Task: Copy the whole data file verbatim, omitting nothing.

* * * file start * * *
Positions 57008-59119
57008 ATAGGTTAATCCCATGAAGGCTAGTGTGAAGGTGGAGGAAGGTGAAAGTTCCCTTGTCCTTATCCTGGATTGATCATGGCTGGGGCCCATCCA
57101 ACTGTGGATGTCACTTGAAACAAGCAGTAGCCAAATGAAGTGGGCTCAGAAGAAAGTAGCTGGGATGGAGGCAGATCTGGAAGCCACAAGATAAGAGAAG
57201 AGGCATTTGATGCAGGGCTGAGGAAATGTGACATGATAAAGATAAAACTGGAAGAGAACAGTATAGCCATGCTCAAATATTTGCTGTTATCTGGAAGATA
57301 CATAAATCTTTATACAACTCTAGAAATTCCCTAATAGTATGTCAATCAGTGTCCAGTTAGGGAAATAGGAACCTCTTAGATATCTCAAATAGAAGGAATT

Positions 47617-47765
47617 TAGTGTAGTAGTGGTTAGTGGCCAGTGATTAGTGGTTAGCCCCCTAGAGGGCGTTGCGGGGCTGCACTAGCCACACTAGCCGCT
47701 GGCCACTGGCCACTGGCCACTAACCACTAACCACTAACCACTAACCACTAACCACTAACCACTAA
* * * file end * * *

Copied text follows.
Positions 57008-59119
57008 ATAGGTTAATCCCATGAAGGCTAGTGTGAAGGTGGAGGAAGGTGAAAGTTCCCTTGTCCTTATCCTGGATTGATCATGGCTGGGGCCCATCCA
57101 ACTGTGGATGTCACTTGAAACAAGCAGTAGCCAAATGAAGTGGGCTCAGAAGAAAGTAGCTGGGATGGAGGCAGATCTGGAAGCCACAAGATAAGAGAAG
57201 AGGCATTTGATGCAGGGCTGAGGAAATGTGACATGATAAAGATAAAACTGGAAGAGAACAGTATAGCCATGCTCAAATATTTGCTGTTATCTGGAAGATA
57301 CATAAATCTTTATACAACTCTAGAAATTCCCTAATAGTATGTCAATCAGTGTCCAGTTAGGGAAATAGGAACCTCTTAGATATCTCAAATAGAAGGAATT

Positions 47617-47765
47617 TAGTGTAGTAGTGGTTAGTGGCCAGTGATTAGTGGTTAGCCCCCTAGAGGGCGTTGCGGGGCTGCACTAGCCACACTAGCCGCT
47701 GGCCACTGGCCACTGGCCACTAACCACTAACCACTAACCACTAACCACTAACCACTAACCACTAA